Functional annotation, which is performed both on EST sequences and TCs, is based on the detection of similarities (E-value ≤ 0.001) with proteins by BLAST searches versus the UniProtKB/Swiss-prot (Release 14.3) database. BLAST annotation is detailed including fine-grained gene ontology terms http://www.geneontology.org/ and Enzyme Commission numbers http://www.expasy.ch/enzyme/. A back-end tool to align on-the-fly the unique transcripts against the annotated KEGG-based metabolic pathways http://www.genome.jp/kegg/ was also implemented.

Database content and web interface

Raw input ESTs, intermediate data (from the pre-processing analysis) as well as transcript assembly data and annotation information were stored in a MySQL relational database whose structure reproduces the one described in [12]. Web interfaces were implemented in dynamic PHP pages and include Java tree-views for easy object navigation (http://biosrv.cab.unina.it/solestdb/; Figure 1). In addition to well-established access to the EST-based resources via web interfaces, all sequence datasets are available for bulk download in FASTA format in a typical web-based data exchange scenario on the web http://biosrv.cab.unina.it/solestdb/download.php.
https://static-content.springer.com/image/art%3A10.1186%2F1471-2229-9-142/MediaObjects/12870_2009_Article_484_Fig1_HTML.jpg
Figure 1

Snapshots of the SolEST database web interface. A: TC structure and functional annotation. B: BLASTx alignment to protein. C1: Data classification by ENZYME scheme. C2: Data classification by KEGG metabolic pathways. D: Transcript association to KEGG metabolic maps.

Utility

Simple sequence repeat (SSR) characterization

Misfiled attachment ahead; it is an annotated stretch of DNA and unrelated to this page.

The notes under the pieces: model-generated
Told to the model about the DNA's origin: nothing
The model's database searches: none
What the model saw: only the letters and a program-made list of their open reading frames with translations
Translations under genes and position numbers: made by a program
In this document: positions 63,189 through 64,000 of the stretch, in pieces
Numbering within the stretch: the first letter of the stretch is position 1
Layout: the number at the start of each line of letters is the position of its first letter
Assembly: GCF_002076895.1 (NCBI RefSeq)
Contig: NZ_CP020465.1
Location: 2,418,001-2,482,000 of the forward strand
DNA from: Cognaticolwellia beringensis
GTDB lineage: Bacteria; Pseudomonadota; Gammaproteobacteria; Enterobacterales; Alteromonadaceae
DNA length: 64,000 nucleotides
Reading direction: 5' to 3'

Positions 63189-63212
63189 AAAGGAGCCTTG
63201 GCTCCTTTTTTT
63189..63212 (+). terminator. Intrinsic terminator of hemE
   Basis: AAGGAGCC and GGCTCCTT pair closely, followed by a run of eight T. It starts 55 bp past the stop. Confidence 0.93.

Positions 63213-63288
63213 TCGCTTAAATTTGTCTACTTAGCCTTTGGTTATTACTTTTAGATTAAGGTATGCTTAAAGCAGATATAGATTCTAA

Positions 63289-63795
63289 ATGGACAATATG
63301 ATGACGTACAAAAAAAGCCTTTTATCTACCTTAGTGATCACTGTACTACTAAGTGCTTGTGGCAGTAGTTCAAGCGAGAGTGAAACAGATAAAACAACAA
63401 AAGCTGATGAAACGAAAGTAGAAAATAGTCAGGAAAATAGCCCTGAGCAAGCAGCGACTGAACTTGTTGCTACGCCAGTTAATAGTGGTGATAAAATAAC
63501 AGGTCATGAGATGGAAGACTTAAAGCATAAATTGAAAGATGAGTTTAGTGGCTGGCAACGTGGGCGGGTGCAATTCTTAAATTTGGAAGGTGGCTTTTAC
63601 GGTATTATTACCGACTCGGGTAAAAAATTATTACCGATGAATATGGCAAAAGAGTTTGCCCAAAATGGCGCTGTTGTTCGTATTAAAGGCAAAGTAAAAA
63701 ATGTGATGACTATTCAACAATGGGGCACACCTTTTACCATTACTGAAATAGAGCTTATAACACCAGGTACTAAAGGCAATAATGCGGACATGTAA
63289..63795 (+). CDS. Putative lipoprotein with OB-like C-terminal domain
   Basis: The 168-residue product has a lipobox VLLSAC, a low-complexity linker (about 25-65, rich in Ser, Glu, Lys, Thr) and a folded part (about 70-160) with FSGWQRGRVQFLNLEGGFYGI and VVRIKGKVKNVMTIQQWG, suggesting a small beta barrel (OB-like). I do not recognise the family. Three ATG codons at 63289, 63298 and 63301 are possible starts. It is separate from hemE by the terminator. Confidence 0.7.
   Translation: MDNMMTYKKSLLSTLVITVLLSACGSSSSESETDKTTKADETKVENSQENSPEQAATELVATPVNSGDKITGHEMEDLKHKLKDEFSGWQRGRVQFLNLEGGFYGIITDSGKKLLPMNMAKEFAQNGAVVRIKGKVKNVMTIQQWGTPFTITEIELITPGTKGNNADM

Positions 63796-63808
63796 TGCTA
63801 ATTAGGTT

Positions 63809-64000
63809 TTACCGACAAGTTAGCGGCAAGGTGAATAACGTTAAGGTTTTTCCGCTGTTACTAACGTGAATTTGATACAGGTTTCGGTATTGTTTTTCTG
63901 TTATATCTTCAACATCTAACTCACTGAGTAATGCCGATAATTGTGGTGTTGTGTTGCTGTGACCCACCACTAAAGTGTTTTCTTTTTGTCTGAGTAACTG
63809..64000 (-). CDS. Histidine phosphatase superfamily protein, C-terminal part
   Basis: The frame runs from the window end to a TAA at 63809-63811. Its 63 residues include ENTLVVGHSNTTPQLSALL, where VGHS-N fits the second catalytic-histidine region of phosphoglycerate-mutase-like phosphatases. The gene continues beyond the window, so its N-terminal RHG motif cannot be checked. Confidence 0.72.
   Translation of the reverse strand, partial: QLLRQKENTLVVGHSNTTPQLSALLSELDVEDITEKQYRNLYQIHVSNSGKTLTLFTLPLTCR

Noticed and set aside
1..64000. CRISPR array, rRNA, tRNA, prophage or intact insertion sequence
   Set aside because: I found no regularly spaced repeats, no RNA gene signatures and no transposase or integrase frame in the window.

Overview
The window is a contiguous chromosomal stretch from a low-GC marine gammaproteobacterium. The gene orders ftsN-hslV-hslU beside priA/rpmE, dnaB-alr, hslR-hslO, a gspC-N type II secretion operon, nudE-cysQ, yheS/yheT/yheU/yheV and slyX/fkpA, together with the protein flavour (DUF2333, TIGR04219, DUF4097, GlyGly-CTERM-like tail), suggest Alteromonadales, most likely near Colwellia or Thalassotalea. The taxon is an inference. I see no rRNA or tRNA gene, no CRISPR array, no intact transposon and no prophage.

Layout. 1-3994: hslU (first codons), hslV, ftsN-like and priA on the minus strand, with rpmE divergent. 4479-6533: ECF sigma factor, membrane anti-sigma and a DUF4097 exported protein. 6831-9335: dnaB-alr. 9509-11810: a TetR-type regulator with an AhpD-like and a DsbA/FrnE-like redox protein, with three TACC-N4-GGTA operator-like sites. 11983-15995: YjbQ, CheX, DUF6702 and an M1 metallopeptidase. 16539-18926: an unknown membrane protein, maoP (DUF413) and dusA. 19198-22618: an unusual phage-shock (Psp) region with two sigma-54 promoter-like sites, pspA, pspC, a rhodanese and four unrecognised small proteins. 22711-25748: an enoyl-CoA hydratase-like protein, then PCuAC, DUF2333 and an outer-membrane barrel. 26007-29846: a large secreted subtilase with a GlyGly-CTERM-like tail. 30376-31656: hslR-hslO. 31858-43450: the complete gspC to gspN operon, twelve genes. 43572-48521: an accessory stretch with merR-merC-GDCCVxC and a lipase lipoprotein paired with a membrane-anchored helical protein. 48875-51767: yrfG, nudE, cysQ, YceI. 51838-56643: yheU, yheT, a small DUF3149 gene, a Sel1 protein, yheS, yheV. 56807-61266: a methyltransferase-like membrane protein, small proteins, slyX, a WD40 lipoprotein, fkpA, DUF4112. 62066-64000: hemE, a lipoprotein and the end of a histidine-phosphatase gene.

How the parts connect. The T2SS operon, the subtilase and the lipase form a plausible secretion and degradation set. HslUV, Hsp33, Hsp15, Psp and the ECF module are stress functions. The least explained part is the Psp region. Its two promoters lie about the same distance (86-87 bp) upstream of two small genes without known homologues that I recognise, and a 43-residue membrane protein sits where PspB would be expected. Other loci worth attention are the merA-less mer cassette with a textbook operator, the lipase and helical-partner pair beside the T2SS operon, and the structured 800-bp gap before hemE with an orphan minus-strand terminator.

EST and mRNA sequences were explored for the existence of microsatellite repeat motifs since they are potential resources for SSR marker discovery [17, 18]. Our research focused on trimeric, tetrameric, pentameric and hexameric repeat motifs. In the entire collection we found 10 trimeric, 28 tetrameric, 88 pentameric and 16 hexameric motifs. SSR summary statistics are reported in Table 2, while the frequency of different types of SSR motifs, which were identified species by species, can be found in Additional file 1. In Figure 2, we report the average repeat length and the standard deviation for each SSR motif.
Table 2

Simple Sequence Repeats (SSR) summary statistics.

 

# sequences analysed

#SSRs identified

# SSR-containing sequences

#sequences containing >1 SSR

SOLLC

265760

9636

8758

698

SOLPN

8359

360

349

10

SOLHA

8030

400

367

27

SOLLP

1008

17

15

2

SOLTU

232979

12364

10591

1551

SOLCH

7812

362

321

30

TOBAC

244045

9875

8434

958

NICBE

42867

2109

1880

197

NICSY

8677

0

0

0

NICAT

423

11

11

0

NICLS

12543

278

265

10

CAPAN

33875

1386

1271

108

CAPCH

477

14

13

1

PETHY

14340

454

420

27

COFCA

55794

3173

2936

200

COFAR

1727

142

121

15

Σ

938716

40581

35752

3834

Source: SOLLC: S. lycopersicum; SOLPN: S. pennellii; SOLHA: S. habrochaites; SOLLP: S. lycopersicum × S. pimpinellifolium; SOLTU: S. tuberosum; SOLCH: S. chacoense; TOBAC: N. tabacum; NICBE: N. benthamiana; NICSY: N. sylvestris; NICAT: N. attenuata; NICLS: N. langsdorffii × N. sanderae; CAPAN: C. annuum; CAPCH: C. chinense; PETHY: Petunia × hybrida; COFCA: C. canephora; COFAR: C. arabica.

For each species we show the number of the sequences analysed, the number of the microsatellites identified, the total of the SSR-containing sequences and the amount of sequences containing more than one SSR.

https://static-content.springer.com/image/art%3A10.1186%2F1471-2229-9-142/MediaObjects/12870_2009_Article_484_Fig2_HTML.jpg
Figure 2

SSR motif average length.

Comparison of different Solanaceaeunique transcript sets

We considered the most accessed and referenced Solanaceae unigene collections freely available on the web [911] in an effort to enable comparisons of different unigene projects for a given species by a comprehensive approach.